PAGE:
Pakistani readers should also be interested in learning from Straw about Pakistan and India almost going to war over Kashmir in 2002. Straw visited Pakistan and was not taken in by the official spokespersons’ explanations. Worth noting is Straw’s comment on Pakistan’s poorer showing than India’s after independence: “[Pakistan’s] democracy, its society is deeply fractured. The army, not the people, is sovereign. Intra-communal violence, much exacerbated by extremist Islamist groups, is a cancer debilitating the nation.”
His last word on Kashmir is: “A plebiscite on Kashmir’s future has never seemed a more distant prospect. Life for all on both sides of the Line of Control can improve markedly when that reality is digested, but only then.”
Jack Straw’s tenure as Foreign Secretary in the second Blair government was quite eventful. Indo-Pak tensions apart, there was the question of Turkey’s application to join the European Union, the Middle East imbroglio and the cycle of intrigues against Iran. He remembers the day, September 25, 2001, as when “the scales fell from my eyes; the day the Israeli hawks tried to bully me.” Straw believes the Israelis were behind his removal from the foreign office and it caused bitterness between him and Blair.
But it is his role in making the Iraq war possible that haunts Straw. Bush depended on Blair for ordering war against Iraq and Blair depended on Straw to get the Commons vote in favour of the war. Straw says: “I could have prevented the United Kingdom’s involvement in the Iraq war. I did not do so. I chose to support the war.” The explanation is spread over one of the longer chapters of the book, and Straw does not win the argument. Eventually, he falls back on the theory that the ends justify the means. Ends such as that the Iraq war prevented Libya from acquiring nuclear weapons!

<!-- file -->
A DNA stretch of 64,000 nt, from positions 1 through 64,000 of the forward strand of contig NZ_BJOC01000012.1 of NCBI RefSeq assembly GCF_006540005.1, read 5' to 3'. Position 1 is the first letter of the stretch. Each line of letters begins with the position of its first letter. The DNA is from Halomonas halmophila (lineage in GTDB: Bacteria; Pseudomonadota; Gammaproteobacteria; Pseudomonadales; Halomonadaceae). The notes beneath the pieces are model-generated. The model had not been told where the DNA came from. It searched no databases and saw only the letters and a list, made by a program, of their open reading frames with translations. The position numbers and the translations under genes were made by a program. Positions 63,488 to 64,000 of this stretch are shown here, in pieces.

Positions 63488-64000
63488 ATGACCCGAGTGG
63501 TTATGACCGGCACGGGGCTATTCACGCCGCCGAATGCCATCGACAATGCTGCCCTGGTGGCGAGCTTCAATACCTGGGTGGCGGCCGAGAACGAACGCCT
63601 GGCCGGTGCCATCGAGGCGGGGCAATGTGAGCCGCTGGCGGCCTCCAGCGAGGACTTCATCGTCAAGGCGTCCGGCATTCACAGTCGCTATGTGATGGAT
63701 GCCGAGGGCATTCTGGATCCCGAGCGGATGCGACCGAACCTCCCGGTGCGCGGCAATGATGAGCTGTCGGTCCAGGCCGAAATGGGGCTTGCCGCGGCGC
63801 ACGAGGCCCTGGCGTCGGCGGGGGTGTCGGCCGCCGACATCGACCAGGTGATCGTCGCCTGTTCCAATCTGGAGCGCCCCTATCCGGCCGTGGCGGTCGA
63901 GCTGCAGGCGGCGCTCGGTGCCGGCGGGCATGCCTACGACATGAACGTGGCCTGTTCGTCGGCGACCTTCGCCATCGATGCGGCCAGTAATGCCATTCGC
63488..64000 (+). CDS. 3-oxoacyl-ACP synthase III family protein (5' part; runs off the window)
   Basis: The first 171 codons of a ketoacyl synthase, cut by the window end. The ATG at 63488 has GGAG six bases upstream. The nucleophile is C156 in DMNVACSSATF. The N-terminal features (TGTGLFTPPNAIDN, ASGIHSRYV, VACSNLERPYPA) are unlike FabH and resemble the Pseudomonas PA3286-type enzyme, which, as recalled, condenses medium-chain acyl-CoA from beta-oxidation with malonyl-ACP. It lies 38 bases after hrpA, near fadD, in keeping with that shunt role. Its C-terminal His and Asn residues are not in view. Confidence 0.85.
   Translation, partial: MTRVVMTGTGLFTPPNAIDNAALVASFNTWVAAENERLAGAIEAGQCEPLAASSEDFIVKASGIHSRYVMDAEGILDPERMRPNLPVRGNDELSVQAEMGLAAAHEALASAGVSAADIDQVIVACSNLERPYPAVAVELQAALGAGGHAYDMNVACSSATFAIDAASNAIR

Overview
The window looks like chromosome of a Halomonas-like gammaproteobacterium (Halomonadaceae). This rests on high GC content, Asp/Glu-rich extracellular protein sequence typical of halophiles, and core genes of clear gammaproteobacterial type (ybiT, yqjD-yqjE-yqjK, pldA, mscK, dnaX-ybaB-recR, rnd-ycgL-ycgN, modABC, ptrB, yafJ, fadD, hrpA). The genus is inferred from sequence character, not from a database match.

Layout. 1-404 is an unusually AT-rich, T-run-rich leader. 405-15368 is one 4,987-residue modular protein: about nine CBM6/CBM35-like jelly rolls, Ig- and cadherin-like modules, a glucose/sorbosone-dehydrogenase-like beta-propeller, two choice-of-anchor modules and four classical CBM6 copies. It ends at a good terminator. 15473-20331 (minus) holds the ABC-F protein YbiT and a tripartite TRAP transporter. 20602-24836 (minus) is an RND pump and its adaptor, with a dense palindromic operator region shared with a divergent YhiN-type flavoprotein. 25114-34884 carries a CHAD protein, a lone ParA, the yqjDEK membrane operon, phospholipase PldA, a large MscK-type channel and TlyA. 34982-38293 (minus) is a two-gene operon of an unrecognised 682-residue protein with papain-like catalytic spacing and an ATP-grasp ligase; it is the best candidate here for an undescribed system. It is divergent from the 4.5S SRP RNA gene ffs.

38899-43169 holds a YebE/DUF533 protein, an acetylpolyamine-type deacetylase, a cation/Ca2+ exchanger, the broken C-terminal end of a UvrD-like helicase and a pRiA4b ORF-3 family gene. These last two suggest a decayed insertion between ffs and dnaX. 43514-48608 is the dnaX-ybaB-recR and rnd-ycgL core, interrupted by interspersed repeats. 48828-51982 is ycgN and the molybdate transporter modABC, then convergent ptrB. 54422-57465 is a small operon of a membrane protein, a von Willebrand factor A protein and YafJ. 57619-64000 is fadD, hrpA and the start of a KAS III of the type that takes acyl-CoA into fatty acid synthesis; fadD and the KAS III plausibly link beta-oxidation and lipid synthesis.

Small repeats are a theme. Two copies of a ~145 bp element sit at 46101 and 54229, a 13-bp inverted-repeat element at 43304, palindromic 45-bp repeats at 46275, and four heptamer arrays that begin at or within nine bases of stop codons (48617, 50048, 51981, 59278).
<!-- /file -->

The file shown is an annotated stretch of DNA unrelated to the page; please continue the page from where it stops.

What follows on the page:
Straw succeeds in retaining reader interest by not limiting his narrative to politics. He never forgets his family, his children’s adventures, the Blackburn Rovers (the football club), the problems of the sizeable Asian community (including voters of Pakistani and Indian origin) in his constituency, and the geography of the Westminster complexes.
Though Straw travelled up the Labour’s ranks, he did not make it to the top. An Economist columnist had said in 1999 that Straw as prime minister could not be ruled out. But while Blair and Brown both chose him as manager for their campaigns for election as leaders of the parliamentary party, he never stepped up to claim the leader’s mantle. He said he was not ambitious about being prime minister. Maybe he is right or perhaps he owes his survival to his habit of staying in the queue and not disclosing his ambition till he gets the prize.
Many, including Blair, have written of Labour’s journey from Gaitskell and Wilson to Tony Blair and Gordon Brown. Straw’s account throws much useful light on the British Labour Party’s transformation — however one may look at it.
The reviewer works for the Human Rights Commission of Pakistan
Last Man Standing: Memoirs of a Political Survivor (Memoirs) By Jack Straw Macmillan, London ISBN 144722275X 582pp.